Battle of Antietam 17 September 1862
By 16 September, the 11th U.S. Infantry had marched with the Army of the Potomac to the vicinity of Sharpsburg, Maryland, in an effort to destroy, or at least turn back, Lee’s Confederates who had invaded the north for the first time. The following day, the Regiment was posted on a ridge to the southwest of the Middle Bridge guarding Union artillery batteries positioned there. From their vantage point, the troops of the 11th Infantry watched the panorama of the Battle of Antietam unfold before them on that bloodiest of days. In particular, they watched with interest most of the other Regular regiments cross the Middle Bridge and approach the town of Sharpsburg up the slopes leading up to the town.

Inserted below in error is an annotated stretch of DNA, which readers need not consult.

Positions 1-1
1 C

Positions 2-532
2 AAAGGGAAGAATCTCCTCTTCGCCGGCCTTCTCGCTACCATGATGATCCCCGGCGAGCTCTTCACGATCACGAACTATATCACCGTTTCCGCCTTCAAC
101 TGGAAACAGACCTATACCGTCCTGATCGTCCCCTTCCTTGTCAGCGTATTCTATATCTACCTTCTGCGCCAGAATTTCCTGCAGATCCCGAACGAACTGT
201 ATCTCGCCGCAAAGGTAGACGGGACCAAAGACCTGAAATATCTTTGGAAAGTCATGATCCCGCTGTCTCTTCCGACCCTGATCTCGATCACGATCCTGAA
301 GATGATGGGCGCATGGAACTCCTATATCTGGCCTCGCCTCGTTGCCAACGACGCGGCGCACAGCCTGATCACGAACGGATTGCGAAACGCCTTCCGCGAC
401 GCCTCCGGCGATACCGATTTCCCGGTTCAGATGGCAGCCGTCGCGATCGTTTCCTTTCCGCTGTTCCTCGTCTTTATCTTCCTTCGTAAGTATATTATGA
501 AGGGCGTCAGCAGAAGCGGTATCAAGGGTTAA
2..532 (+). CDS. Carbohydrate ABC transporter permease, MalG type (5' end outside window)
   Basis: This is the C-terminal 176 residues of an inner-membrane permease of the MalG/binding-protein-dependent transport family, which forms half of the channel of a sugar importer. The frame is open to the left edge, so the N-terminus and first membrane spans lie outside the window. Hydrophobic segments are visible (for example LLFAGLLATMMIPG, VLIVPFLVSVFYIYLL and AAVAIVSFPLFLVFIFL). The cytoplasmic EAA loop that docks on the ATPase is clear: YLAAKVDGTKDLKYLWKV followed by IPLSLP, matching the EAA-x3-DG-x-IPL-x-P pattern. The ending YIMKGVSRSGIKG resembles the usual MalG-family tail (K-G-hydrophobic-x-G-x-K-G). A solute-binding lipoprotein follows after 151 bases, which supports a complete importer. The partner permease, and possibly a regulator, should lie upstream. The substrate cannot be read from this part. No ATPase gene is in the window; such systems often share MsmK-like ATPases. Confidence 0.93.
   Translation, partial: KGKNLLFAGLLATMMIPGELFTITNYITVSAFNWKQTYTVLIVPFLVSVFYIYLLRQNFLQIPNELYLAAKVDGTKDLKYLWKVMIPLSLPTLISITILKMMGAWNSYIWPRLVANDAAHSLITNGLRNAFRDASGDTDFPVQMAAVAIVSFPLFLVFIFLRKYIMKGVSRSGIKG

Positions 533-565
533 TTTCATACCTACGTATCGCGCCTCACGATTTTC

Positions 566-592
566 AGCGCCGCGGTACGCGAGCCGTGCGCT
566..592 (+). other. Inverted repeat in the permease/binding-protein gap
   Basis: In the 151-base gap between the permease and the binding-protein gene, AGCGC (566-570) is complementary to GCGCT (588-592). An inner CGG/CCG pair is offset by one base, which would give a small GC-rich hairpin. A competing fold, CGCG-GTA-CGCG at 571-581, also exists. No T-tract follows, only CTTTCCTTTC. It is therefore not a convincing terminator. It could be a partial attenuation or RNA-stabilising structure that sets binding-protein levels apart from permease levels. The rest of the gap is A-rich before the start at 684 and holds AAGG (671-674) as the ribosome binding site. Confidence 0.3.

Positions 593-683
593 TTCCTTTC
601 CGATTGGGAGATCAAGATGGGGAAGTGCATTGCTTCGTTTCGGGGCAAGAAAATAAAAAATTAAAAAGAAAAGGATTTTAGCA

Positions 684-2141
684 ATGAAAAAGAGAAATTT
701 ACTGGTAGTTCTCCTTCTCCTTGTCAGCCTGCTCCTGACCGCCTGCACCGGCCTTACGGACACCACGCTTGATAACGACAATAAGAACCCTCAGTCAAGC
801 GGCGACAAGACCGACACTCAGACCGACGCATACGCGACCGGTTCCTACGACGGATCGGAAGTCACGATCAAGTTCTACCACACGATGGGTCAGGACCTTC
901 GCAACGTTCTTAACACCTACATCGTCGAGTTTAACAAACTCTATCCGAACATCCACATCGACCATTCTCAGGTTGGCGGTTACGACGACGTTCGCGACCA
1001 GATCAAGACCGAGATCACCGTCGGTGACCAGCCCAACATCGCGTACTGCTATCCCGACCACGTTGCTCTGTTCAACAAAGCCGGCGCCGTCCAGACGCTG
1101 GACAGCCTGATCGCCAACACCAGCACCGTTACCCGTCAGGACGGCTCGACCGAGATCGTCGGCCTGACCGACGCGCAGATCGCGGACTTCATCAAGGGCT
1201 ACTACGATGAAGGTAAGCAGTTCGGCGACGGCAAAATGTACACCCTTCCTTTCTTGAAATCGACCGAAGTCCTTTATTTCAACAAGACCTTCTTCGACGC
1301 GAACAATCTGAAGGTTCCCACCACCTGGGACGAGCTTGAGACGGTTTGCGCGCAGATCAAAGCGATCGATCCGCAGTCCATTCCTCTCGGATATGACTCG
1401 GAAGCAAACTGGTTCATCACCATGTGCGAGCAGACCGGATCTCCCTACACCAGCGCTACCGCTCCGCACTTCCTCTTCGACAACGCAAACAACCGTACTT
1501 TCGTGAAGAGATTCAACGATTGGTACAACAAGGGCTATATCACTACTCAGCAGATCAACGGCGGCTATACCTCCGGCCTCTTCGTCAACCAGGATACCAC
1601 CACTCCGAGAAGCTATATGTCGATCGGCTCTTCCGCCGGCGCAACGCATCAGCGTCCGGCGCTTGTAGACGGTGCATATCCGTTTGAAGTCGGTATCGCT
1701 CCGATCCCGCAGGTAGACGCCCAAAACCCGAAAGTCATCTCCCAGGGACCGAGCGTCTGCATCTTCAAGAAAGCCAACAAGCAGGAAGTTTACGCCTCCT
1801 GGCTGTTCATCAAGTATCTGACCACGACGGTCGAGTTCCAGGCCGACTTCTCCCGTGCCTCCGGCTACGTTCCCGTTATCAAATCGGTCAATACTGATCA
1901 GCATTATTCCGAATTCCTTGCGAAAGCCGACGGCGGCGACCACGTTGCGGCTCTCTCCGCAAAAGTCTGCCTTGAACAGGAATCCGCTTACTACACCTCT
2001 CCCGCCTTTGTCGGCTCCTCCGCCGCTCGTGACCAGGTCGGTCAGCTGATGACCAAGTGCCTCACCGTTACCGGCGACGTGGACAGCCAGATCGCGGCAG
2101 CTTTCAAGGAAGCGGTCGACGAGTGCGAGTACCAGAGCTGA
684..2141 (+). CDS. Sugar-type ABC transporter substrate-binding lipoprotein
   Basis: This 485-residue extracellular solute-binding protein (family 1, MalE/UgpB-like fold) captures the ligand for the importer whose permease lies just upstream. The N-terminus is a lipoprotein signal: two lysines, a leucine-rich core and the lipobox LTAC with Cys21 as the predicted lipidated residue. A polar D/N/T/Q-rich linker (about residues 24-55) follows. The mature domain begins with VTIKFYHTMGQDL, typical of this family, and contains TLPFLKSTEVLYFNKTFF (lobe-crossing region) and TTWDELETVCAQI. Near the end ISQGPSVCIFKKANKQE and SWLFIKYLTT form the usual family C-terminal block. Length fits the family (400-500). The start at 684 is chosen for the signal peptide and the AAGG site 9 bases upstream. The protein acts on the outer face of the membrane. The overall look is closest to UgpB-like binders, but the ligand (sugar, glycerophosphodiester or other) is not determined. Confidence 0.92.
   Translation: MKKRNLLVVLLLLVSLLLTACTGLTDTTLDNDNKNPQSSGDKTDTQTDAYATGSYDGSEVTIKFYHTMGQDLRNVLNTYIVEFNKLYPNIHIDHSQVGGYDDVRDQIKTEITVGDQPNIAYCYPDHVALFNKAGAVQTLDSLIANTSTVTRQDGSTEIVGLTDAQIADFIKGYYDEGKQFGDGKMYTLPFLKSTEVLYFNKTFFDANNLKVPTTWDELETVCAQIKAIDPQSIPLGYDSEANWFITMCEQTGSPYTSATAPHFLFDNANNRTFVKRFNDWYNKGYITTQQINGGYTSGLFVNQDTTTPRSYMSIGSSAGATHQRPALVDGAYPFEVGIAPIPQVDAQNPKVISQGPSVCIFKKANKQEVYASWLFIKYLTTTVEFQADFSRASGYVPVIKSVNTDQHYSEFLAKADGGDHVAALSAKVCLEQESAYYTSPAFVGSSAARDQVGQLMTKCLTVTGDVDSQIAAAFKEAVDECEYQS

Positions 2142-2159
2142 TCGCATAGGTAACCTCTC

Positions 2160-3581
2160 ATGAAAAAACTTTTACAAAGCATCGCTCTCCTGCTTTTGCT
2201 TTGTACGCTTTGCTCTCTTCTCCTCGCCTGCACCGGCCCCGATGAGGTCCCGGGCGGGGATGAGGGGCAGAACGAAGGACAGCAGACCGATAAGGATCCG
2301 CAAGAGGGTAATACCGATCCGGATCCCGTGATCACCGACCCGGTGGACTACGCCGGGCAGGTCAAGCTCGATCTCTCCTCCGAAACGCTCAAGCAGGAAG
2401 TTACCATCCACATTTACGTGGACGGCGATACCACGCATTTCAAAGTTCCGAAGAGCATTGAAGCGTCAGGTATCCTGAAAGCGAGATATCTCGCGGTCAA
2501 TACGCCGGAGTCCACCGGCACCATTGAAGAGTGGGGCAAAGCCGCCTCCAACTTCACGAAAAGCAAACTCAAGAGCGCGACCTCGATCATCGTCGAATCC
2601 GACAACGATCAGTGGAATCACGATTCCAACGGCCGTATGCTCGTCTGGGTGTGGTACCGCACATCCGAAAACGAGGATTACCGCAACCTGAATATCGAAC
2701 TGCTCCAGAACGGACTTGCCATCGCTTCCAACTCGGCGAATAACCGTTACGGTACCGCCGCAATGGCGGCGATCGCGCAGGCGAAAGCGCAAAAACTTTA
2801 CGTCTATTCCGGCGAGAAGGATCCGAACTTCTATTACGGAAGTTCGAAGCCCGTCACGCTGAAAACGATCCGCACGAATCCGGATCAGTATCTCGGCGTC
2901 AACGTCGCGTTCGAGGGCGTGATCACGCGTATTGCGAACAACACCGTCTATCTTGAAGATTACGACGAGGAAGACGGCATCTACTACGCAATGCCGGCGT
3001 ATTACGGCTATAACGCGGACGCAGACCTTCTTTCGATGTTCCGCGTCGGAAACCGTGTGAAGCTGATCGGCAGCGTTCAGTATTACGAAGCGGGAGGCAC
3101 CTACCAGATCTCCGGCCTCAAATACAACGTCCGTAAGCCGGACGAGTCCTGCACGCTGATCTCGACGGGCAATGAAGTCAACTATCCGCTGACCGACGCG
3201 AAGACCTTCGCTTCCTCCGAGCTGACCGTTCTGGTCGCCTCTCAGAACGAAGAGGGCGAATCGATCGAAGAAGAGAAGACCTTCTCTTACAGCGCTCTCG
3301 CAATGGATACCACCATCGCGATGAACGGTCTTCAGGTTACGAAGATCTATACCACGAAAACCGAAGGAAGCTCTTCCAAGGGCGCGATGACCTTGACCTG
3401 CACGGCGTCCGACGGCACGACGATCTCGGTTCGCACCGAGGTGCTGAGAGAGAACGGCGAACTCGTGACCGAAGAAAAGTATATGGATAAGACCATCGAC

Against feeble resistance, the Regulars made their way forward while General Sykes sent word to General Porter for reinforcements to make a major assault to take the town. Had such an attack been made, it is likely that the Fifth Corps would have cut Lee’s army in two, allowing the Confederates to be destroyed piecemeal. Porter and McClellan demurred, however, and a great opportunity to win the battle—and likely the war—was lost.